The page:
tiff; in the singular success of

testants by Richelieu's advice
Zuinglius; in the courage of
Luther

ii 102

the final revocation of the edict
Christians often reason ill con-

of Nantes
cerning Providence 338

the horrors and the exile of 800,
six marks of God's mercy and

xvi
care of good men, when Jeru-

this persecution uniformly
salem was destroyed by the

charged on the French clergy;
Chaldeans

368

its impolicy exposed in forty
the same care over the persecut-

arguments

xvii
ed Protestant exiles

ib.

the glory of Louis XIV. waned
Providence has, after one hundred years, an-

from that period

ib.
swered our author's question in Regeneration, character of it

i 315
the affirmative, viz: whether the

(see Holiness)
exile of the Jews and that of

its nature laid down in a
the Protestants, should come to

change of ideas, a change of
a similar close

369

desires, a change of taste, a
Pure (the) all things are pure to them

ii 7

change of hopes, a change
Purgatory, unsupported by scripture ii 96

of pursuits

ii 393
Pyrrhonianism

ii 359
its necessity

401
Q

the necessity of regeneration

demonstrated by the genius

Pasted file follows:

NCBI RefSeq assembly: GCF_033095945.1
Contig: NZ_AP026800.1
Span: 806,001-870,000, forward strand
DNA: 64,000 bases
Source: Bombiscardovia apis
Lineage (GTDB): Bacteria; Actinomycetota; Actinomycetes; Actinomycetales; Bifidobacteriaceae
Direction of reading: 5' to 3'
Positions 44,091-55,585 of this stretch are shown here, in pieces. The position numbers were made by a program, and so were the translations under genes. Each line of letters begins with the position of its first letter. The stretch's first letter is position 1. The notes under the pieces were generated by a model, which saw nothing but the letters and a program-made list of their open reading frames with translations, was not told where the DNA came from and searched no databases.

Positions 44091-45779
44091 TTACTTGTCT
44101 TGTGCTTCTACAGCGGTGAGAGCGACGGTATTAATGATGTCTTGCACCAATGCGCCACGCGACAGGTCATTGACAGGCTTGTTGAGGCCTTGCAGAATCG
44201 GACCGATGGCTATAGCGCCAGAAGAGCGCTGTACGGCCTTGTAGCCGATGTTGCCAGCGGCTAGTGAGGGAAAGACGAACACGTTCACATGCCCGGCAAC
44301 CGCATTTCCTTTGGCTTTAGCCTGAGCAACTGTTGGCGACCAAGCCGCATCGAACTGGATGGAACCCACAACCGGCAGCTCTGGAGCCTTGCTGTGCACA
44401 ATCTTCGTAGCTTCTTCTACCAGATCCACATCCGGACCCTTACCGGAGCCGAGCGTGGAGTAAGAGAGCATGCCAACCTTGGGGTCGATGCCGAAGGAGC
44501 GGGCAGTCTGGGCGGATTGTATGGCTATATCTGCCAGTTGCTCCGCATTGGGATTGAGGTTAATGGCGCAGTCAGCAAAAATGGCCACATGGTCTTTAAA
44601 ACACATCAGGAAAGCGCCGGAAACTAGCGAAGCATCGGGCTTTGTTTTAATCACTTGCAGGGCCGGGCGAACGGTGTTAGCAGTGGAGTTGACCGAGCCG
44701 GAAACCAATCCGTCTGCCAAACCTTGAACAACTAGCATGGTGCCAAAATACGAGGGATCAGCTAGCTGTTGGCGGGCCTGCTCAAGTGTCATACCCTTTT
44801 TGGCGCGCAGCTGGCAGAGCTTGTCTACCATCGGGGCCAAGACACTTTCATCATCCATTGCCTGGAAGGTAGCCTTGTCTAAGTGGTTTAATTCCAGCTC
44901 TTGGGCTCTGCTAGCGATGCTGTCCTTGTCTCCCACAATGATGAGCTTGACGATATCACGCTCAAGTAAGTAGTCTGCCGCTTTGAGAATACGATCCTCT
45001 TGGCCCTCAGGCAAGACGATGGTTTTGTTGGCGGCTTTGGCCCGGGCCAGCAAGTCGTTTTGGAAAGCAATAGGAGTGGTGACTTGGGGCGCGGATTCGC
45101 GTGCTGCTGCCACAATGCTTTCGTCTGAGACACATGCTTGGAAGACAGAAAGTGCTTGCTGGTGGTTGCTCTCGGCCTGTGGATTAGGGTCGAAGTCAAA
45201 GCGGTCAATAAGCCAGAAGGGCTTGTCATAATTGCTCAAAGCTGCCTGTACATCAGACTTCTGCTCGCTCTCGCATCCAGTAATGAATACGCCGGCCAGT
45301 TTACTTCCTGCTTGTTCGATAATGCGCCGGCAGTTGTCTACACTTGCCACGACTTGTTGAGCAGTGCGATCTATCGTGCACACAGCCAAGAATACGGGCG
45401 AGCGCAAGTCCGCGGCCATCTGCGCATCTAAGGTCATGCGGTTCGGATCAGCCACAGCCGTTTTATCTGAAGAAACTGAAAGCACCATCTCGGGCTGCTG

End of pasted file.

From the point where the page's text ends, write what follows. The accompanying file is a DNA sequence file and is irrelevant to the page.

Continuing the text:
Quintus Curtius, his prayer before Carthage

of religion, the wants of man,
i i 69

and the perfections of God ib.
R

Religion, progressive in five classes of argu-
ments

ji 13. 16
Rabbins, their extraordinary assumptions over

its evidences were stronger to the
the conscience of the people i 166

scripture characters than to us
Recapitulation of a sermon, fine specimens of it

ii 181
i 342. ii 172. 265 Repentance, some have too much and some
Redemption, the harmony of the divine attri-

too little sorrow for sin i 97
butes in this work, as asserted

possibility of a death bed repent-
Psal. xi. Heb. X. 6. Mic. vi. 6,

ance proved by six arguments
7. I Cor. ii. 9
i 96

103
three mysteries of redemption

difficulties of a death bed repent-

'
not discovered by reason
ib.

104
Redemption of the soul

264

character of national repentance
Reformation, the necessity of it
iv

110
the Reformation in France-

the penitential reflections of a
Charles VIII. persecuted the

sinner

113
reformed at Rome, and pro- Repentance of a godly sort has sin for its ob-
tected them in Germany vi

ject
it very much increased under

it is augmented by reflecting on
Henry II

vii

the number, the enormity, and
the house of Bourbon declare

the fatal influence of sin 307
for the reform, and the house

exhortation to repentance

312
de Guise for the Catholics ib. Repentance described

372. ii 13
the king of Navarre allured by

a powerful exhortation to repent-
new promises, desert the Pro-

51
testant cause

ix

specimen of a death bed repent-
but the queen of Navarre be-

114
comes its most zealous advo-

a series of difficulties attendant
cate

ib.

on a death bed repentance 247
the duke de Guise commences

three objections answered 246
a war with the Protestants,

two prejudices against a protract-
and 50,000 of them are slain x

ed repentanco

268

ance

306

ance

ance